First Maryland Guardsman completes Cyber Operations Officer Course
By Capt. Aaron M. Testa, Public Affairs Officer, 110th Information Operations Battalion
ANNAPOLIS, Md.—An Infantry Officer with the Maryland National Guard’s 110th Information Operations Battalion became the first Maryland Guardsman to complete the challenging Cyber Operations Officer Course at Fort Gordon, Georgia, July 25, 2017.
“The course provided me with extensive and in-depth technical, operational, and planning training for cyberspace operations,” said the recent graduate, Capt. Brendan McKeague, who is the Assistant Operations Officer for the battalion.
The six-month course McKeague completed featured cyberspace operations planning, joint advanced cyber warfare training, and a team-based capstone exercise. The U.S. Army Cyber School of Excellence has taught the course since September 2015, preparing graduates to conduct offensive and defensive Cyber Operations.
Through the course, McKeague was also certified as a Certified Information Systems Security Professional, Cisco Certified Network Associate, and he received training in Cyber Common Technical Core—all of which will be invaluable to him, his unit, and the Maryland Guard as he returns home to put his experience to work.
The National Guard is uniquely postured to integrate Cyber Operations into more traditional operations, and the 110th IO Battalion and State of Maryland are increasing their roles in the cyber domain both at home and abroad. This mission means Soldiers require new training, skills and competencies to meet the needs of Combatant Commanders for Title 10 operations and Governors for state missions.
The 110th, among other information related capabilities, synchronizes cyber capabilities in its Information Operations cell in support of Combined Joint Task Force – Horn of Africa, U.S. Africa Command. In addition to overseas missions involving Cyber Operations, the 110th was part of a Maryland Cyber Joint Task Force in January in support of the President’s Inauguration activities.
McKeague believes this training is especially important as the Army Cyber Branch matures and the Maryland National Guard expands its cyber capability.
“The Cyber Operations Officer Course produces professional and proficient leaders who can contribute to the critical cyber mission and meet the growing demand for officers who can lead teams that conduct full-spectrum cyber operations,” said McKeague.
But the training is not just about equipping leaders with the skills they need to conduct Cyber Operations. Relationships formed during the course are also important to help the Army meet future cyber demands.
“Besides the comprehensive and rigorous training, the most valuable aspect has been the relationships I’ve built with cyber leaders who will be going out into the force in the Active Army, National Guard and Reserve,” said McKeague. “These relationships strengthen the concept of the Total Force, facilitate the sharing of ideas and best practices across components, and enhance the Army’s cyber capabilities.”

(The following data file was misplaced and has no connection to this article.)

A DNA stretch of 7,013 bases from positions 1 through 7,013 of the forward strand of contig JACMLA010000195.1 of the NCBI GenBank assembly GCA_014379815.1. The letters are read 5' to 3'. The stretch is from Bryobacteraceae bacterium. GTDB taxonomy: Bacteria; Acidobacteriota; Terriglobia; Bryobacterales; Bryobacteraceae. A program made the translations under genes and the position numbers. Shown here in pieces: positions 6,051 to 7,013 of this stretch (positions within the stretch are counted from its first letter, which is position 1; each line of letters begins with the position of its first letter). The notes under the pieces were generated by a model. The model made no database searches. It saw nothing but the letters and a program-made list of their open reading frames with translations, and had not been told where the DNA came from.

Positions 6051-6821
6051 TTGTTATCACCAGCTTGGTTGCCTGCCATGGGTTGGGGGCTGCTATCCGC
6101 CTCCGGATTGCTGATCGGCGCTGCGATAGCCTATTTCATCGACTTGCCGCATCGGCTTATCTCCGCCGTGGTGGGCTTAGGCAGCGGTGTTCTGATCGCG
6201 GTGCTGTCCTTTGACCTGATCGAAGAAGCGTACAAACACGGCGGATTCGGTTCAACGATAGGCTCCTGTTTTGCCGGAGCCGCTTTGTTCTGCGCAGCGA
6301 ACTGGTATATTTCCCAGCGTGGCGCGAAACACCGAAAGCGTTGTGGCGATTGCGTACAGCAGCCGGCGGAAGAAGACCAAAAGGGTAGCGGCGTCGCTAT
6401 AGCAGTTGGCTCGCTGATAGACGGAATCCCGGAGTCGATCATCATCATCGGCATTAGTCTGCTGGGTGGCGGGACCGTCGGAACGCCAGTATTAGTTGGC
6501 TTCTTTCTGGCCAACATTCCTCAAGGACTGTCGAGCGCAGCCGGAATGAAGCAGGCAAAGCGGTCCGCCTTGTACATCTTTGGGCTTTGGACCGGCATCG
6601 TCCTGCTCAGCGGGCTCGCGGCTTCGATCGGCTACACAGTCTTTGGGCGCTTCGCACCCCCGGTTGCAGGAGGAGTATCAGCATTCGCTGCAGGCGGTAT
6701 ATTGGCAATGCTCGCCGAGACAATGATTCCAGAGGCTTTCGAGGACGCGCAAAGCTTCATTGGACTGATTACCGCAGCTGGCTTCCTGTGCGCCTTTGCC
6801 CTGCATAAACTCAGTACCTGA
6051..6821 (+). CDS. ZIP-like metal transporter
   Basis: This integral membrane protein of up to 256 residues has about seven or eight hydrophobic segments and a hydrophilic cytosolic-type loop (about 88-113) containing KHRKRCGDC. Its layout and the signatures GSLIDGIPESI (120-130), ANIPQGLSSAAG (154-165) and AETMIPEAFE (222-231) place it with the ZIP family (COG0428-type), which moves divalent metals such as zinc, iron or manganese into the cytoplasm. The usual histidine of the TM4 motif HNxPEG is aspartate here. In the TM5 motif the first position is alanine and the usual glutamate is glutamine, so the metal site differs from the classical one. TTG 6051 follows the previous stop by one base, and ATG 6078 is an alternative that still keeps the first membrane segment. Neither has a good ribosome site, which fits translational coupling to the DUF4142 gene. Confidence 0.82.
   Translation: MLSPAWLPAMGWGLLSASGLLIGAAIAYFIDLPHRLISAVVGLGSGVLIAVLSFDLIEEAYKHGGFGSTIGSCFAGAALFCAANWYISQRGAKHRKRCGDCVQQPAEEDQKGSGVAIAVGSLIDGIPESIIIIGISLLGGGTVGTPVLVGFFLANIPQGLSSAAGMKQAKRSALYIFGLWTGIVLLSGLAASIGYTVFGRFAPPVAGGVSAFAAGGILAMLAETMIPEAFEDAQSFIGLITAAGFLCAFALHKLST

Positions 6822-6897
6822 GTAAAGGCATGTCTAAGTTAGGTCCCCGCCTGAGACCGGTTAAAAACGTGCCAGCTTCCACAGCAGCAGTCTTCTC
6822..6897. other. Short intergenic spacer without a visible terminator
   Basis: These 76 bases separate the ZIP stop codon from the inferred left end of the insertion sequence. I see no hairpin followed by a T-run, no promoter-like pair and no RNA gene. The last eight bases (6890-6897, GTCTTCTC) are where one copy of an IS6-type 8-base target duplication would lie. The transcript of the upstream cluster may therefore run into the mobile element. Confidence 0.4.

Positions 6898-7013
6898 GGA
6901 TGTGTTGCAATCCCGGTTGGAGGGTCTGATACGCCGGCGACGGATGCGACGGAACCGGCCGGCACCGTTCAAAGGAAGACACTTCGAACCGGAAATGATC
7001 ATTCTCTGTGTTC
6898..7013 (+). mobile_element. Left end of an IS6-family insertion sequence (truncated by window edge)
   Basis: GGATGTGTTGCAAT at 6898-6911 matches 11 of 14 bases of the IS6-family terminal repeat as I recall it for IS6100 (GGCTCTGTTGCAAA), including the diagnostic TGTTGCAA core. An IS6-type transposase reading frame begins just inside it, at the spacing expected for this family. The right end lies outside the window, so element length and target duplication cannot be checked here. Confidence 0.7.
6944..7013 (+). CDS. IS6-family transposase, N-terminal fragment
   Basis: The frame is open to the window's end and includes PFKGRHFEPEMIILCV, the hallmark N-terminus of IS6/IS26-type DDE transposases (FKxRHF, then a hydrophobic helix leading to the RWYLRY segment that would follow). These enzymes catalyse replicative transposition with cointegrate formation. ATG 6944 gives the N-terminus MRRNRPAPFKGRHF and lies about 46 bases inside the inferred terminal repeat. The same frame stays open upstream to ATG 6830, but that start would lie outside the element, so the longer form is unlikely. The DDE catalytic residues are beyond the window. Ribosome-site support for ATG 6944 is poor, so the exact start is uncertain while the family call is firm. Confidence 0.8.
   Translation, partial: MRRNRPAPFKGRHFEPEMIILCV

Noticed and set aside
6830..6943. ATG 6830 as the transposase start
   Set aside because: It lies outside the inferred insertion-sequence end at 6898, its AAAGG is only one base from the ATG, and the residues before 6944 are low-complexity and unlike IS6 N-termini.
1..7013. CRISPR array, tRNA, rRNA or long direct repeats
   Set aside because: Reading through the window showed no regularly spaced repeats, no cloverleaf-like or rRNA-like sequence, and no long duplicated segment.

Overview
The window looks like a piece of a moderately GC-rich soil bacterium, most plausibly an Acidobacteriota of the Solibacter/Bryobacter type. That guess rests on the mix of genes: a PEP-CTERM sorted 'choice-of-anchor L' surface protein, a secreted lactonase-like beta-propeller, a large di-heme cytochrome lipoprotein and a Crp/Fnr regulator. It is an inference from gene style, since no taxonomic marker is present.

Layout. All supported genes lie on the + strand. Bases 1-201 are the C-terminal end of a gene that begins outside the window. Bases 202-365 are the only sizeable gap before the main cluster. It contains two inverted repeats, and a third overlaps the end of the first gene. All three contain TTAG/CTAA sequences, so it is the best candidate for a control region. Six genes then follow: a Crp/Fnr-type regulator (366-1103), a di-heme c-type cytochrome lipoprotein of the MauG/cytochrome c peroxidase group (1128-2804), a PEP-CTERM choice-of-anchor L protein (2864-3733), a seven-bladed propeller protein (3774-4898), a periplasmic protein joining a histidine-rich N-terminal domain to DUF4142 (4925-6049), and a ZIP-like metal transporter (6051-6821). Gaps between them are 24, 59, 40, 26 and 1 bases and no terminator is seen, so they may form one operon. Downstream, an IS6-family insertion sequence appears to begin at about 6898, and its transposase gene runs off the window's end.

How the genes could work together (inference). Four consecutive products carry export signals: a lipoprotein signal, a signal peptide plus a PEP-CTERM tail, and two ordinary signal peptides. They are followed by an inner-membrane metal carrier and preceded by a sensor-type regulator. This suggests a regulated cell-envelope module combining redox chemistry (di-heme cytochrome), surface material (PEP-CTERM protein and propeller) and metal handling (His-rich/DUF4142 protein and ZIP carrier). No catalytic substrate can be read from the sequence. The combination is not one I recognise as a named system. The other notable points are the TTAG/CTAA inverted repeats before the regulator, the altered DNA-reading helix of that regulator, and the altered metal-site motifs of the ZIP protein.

The Army does not afford the opportunity to attend the Cyber Operations Officer Course to just anyone. The requirements to apply to the Cyber Branch limit the pool of applicants to only a select few, highly qualified Soldiers—and McKeague was one of them. Not only did he meet all of the administrative requirements, he also possesses the requisite interest in and passion for the cyber domain as well as creativity, intellectual curiosity, problem solving skills, and academic excellence.
McKeague competed for the opportunity, earning his course slot as a result of his technical expertise, operational experience, performance record, and cyber potential. The Maryland National Guard leadership then allowed him to attend the school at Fort Gordon, facilitated by the National Guard Bureau. Now, his record and new training provided him the credentials to be accepted into the Cyber Branch.
McKeague does not take his responsibility that has resulted from this opportunity lightly. “It has been an honor and privilege to represent the Maryland National Guard and the 110th IO Battalion at the U.S. Army Cyber School,” he said.
The 110th IO Battalion Commander, Lt. Col. Kristine Henry, is looking forward to having McKeague back with his newly acquired qualifications.
“In the 110th, as a part-time cyber warrior, Capt. McKeague will be able to immediately apply his training to real world operations during weekend drills,” said Henry. “But he’ll also be able to continue honing those cyber skills during his day-to-day civilian job as a cybersecurity consultant.”
According to Henry, within the next few months the Maryland National Guard will roll out a new force structure, a 39-person Cyber Protection Team, missioned for Defensive Cyber Operations.
“Unlike other Guard teams, this team is not slated to have part-time slots—it will be only full-time Active Guard Reserve (AGR),” she said. “However, the 110th will continue to train and deploy part-time cyber superstars, like Capt. McKeague, which will compliment this new AGR cyber team coming to Maryland.”